Wednesday, May 23, 2007
Today I paid $2.99 for a gallon of gasoline.
And lately, that's been a bargain. Instead of filling my tank each time I run out, I instead take out a small signature loan. I once marveled that it took $30 to fill my tank, but that's just half a tank these days.
But you won't find me bitching and moaning about these prices, despite my not liking it. I feel that high gasoline prices are long overdue in this country. What galls me is that the prices aren't the result of government taxing, but due to the "free market." Which is probably the case.
I drive an SUV, so I have no room to point fingers at others who do and then complain that these prices are crimping their lifestyles. I don't drive much, as it is, mostly from home to work and back (7 miles) five days a week and otherwise mostly within a 15 mile radius of our home for shopping and other errands.
Actually, that $2.99 I paid today was cause for celebration, as I've seen prices in the past week as high as $3.19 for a gallon of regular, so I'm getting a helluva deal. But so are the rest of us in the United States. Don't believe me? Check out this Christian Science Monitor article and from CNN Money from a couple of years ago where the average cost of a gallon of gasoline in Amsterdam was $7. I bet you don't find any gas-guzzlers over there! The government taxes a huge amount of the cost of European gasoline to fund transportation projects, something governments are loathe to do so in the United States. The high taxes temper demand for fuel, lowering its market value. This could be done in the US--higher taxes on gasoline at the pump, resulting in similar prices for fuel, driving down demand, and providing needed $$ for infrastructure repairs, new road construction, and, just maybe, additional public transportation systems.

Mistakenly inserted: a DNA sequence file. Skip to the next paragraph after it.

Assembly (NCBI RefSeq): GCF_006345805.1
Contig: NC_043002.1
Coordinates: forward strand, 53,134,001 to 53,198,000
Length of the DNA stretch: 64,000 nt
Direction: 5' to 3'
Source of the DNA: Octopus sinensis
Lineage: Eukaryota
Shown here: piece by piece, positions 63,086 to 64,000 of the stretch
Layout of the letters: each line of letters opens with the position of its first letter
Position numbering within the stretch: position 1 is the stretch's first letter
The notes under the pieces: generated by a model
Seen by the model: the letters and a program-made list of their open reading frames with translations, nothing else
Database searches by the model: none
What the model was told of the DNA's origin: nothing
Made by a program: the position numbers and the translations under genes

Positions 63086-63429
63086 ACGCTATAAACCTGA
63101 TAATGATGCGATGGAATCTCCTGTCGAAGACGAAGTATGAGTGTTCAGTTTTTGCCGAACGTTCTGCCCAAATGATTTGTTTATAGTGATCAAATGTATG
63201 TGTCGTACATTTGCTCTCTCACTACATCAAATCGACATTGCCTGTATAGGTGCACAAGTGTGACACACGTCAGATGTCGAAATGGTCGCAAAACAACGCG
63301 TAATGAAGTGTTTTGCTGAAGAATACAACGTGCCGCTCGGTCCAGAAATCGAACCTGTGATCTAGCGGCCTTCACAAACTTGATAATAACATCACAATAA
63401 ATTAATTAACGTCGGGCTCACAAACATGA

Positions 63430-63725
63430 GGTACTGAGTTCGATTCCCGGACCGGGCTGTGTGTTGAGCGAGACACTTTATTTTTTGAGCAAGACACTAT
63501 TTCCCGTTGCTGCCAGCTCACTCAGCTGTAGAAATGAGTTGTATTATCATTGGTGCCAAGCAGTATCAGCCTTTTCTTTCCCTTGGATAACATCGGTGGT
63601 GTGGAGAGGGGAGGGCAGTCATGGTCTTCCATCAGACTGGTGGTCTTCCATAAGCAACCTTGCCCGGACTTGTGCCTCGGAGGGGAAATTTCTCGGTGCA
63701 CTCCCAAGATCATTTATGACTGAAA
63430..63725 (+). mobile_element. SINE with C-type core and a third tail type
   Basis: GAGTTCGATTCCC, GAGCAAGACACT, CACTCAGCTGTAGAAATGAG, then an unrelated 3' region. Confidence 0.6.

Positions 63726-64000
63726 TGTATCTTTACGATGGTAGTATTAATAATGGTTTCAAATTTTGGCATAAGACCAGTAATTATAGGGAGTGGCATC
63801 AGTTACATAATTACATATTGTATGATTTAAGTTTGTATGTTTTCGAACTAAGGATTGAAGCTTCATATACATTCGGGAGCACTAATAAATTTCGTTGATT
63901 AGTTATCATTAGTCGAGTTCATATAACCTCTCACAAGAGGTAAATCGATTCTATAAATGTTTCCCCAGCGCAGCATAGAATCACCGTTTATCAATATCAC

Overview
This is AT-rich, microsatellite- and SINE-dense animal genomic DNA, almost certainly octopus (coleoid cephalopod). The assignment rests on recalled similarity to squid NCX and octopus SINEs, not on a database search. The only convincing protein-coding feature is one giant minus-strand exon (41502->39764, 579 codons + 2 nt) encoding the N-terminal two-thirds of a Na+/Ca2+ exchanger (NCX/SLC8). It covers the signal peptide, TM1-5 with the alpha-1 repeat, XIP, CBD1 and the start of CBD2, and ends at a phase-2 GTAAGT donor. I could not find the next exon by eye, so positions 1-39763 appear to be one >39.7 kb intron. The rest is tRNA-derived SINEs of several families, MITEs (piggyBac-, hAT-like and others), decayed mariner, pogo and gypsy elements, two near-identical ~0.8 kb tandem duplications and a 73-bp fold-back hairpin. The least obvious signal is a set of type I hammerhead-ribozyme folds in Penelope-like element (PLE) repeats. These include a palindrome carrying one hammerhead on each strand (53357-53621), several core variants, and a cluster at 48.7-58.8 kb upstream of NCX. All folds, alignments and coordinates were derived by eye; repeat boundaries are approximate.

In the middle east and in several African and South American countries (namely Venezuela, home to madman Hugo Chavez), governments highly subsidize the oil industry, resulting in amazingly low prices for consumers.
It's no secret that the US is way behind the rest of the "civilized" world in mass transportation. Only on the east coast do transit systems begin to equal those found in Europe, largely because only on the east coast do population densities support such systems. Across the rest of the country, much of the settlement and population of areas occurred after the time of railroads and early automobiles, allowing for a more dispersed populace. Even in the Dallas-Fort Worth area, from where I blog, it's nearly 100 miles from one corner of the metropolitian area to the other. . .with such a large population, so dispersed, commuting to such a wide range of locations, it's really tough for mass transit to take hold. I don't have the answers, but I DO know it takes money, and private money isn't going to do it.
I'm sure that $2.99 I paid a gallon today--and gas prices in the US, adjusted for inflation, are at their highest rate EVER--will someday look as quaint as the 19.9 cents a gallon my dad paid for a gallon of Ethyl when I was a kid (and got the windshield cleaned, green stamps, and a Sinclair Dino drinking glass as well). I don't see prices abating anytime soon, if at all. There's more pressure for what oil the world does produce, and with India, Pakistan, and China modernizing and become bigger consumers for oil, there will be more customers and less oil in the future. I'm not naieve about our chances of weaning our oil dependency, either. Wind and solar nuclear and ethanol can only go so far--even if we didn't burn a gallon of oil in our vehicles, it would still be needed for a thousand other uses in an industrial society.
The world is undergoing a substantial change, as drastic as the change that accompanied the iron age or the industrial age. Wars will be fought in the future with our rivals for that black gold; who can blame the US government for attempting to become part of the middle eastern landscape ahead of our other oil-consuming rivals.
In the meantime, I'm waiting for that low-cost Iraqi oil to make our lives a living paradise in the United States. That's after the flow of oil pays for the war and reconstruction, of course.